Social media has revolutionised communication and interaction with friends and public figures. It has become the primary way in which many people read local and national news and engage with elected representatives. This opens politics up in an exciting way to people who have previously not chosen to be involved and whose voices would otherwise not be heard.
It can be likened to the Trade Union Movement which changed the making of public policy from something done by those in power who often had a wealthy background to a ‘power to the people’ situation where strength of feeling from the masses could be demonstrated.
Social media enables grass roots petitions to gather thousands of signatures, forcing parliamentary debate, it allows powerful poetry inspired by social injustice to ’go viral’ like Hollie McNish’s statement about breastfeeding, and it prevents the silencing of Iceland/Greenpeace’s Christmas ad which was banned from TV but has been watched by millions on YouTube.
However, it doesn’t come without a cost. We all know a ‘keyboard warrior’ or two, who are rude and abusive from the safety of their lounge in a way that they would never speak to anyone face to face. We also know personally how easy it is to share a meme or funny photo without thinking first of how embarrassed or ashamed the person who is the subject of that photo might be. For me, there are politicians who lend themselves so easily to that type of ‘share’ but I try to remember that it’s their policies that I want to critique and I don’t need to stoop to playground insults to highlight what I disagree with.
In fact, often the advice that I give to my children is the very same advice that I need to follow on social media: “don’t call people names”, “show respect even if you disagree with someone”, “think before you speak”, and, crucially, “would you like it if someone said that to you?”
As the councillor for Beeston, Holbeck and Cottingley Hall I want the opportunity to hear from all the people that I represent. I want to make sure that I represent everyone, not just those who think like me. In an attempt to do this I have been part of all the local groups that I am aware of and have been invited to join on social media. All three of the councillors for this area participate in regular online ‘surgeries’ on Facebook groups that are open to all residents – scheduling a regular time (every other Wednesday evening) when we will be available to answer questions from anyone on anything that matters to you.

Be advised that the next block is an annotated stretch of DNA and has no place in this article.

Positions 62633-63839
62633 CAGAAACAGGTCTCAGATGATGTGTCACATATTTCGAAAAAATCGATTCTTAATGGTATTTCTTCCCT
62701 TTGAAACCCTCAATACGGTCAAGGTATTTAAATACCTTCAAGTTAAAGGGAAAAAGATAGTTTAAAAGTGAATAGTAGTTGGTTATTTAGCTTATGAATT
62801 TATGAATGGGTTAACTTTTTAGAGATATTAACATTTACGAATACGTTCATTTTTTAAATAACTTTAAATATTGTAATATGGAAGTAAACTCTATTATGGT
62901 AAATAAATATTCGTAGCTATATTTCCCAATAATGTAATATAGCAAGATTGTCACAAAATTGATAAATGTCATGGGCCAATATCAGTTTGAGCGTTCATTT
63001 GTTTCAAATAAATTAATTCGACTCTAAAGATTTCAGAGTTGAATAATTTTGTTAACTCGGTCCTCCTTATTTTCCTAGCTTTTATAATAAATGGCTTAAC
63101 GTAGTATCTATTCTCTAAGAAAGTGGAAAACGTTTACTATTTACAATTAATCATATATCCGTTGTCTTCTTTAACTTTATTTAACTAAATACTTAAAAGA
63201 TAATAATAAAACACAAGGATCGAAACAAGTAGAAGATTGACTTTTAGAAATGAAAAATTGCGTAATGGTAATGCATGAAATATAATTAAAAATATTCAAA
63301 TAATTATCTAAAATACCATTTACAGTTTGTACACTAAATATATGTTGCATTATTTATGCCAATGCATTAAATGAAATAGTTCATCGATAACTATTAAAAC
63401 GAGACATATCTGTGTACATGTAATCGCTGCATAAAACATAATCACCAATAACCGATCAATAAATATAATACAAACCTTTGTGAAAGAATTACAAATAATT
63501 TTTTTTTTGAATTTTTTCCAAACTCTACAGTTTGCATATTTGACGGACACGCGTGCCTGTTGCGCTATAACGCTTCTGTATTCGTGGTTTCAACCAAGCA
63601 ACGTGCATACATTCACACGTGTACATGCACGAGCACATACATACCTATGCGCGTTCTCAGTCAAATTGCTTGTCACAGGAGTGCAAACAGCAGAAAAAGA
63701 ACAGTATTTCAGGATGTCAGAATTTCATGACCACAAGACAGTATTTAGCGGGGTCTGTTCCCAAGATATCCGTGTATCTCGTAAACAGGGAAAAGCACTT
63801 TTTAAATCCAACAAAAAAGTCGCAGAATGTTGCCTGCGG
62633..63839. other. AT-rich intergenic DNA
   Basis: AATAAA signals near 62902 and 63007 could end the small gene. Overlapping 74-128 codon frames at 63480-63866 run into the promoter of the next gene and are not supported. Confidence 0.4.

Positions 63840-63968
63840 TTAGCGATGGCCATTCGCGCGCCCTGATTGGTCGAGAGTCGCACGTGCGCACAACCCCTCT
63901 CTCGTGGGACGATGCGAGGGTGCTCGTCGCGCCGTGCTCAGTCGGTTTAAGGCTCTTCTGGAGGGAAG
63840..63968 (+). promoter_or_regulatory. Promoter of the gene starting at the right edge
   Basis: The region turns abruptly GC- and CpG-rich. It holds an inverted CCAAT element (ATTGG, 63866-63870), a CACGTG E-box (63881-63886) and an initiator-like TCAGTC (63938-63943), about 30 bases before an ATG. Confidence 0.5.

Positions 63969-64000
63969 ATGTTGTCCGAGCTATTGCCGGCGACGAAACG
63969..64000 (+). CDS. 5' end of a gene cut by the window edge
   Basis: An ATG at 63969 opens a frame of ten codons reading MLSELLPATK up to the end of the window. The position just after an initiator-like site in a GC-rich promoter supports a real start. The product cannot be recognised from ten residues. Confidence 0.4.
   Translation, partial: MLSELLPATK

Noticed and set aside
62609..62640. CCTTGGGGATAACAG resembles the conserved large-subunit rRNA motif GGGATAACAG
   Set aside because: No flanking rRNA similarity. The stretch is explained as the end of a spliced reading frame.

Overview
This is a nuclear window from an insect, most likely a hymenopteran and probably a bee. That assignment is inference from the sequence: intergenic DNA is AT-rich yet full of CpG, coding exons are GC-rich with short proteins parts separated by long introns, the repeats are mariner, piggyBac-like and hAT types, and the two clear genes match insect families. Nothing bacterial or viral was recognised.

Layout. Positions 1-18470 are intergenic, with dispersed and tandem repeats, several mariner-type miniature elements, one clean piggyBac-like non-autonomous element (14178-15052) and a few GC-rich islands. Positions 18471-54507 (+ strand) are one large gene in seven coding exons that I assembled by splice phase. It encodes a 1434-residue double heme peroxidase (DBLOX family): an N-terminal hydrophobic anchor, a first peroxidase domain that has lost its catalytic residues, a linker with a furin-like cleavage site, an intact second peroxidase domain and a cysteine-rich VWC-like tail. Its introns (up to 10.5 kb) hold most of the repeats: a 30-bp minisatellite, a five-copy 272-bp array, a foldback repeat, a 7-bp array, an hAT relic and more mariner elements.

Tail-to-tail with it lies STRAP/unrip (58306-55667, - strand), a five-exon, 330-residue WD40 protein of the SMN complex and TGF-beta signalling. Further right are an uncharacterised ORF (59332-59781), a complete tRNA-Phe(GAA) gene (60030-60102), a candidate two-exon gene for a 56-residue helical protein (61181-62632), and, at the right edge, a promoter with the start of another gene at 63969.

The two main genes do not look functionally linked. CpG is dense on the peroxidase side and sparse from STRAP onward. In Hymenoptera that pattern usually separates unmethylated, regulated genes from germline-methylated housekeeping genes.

Occasionally these tackle topics that are contentious, where feelings run high due to opposing interests eg landlord licensing – some residents want higher standards to be enforced to protect tenants living in appalling conditions, others fear that high costs will affect their income from their properties which is their livelihood. These different stances can be discussed with real depth of feeling but retain a respectful tone.
Unfortunately, this is not always the case. When comments move from discussion of the topic and even our handling of it (which is of course fair game for discussion) and turn into simple abuse alongside untruthful statements about the work that we do, where we live and whether we care, the value of the discussion is nullified and nothing fruitful can be achieved. So much time, energy and emotion can be wasted in these places that can be much better used in engaging with other people or even, in my experience, the same people face-to-face. For this reason, there will now be discussion spaces that I opt out of but I will still be available online or in person to anyone in this ward.
Additionally, whilst I am fairly thick-skinned and am able to choose to keep working with people and for people despite the abuse, this is not a precedent that I am prepared to accept. Politicians, journalists and other public figures should always be open-minded but should not be silenced by bullying tactics. Online abuse of public figures, private individuals and groups or children is no better than face-to-face abuse and it is not the way that we should interact. If there is anything to be learnt from the ‘British Values’ that are being promoted in schools and elsewhere, it is that our best can be achieved when we behave with dignity and respect for each other, especially when we disagree.
This post was written by Cllr Andrew Scopes.
3 Replies to “Plea to show some respect on social media”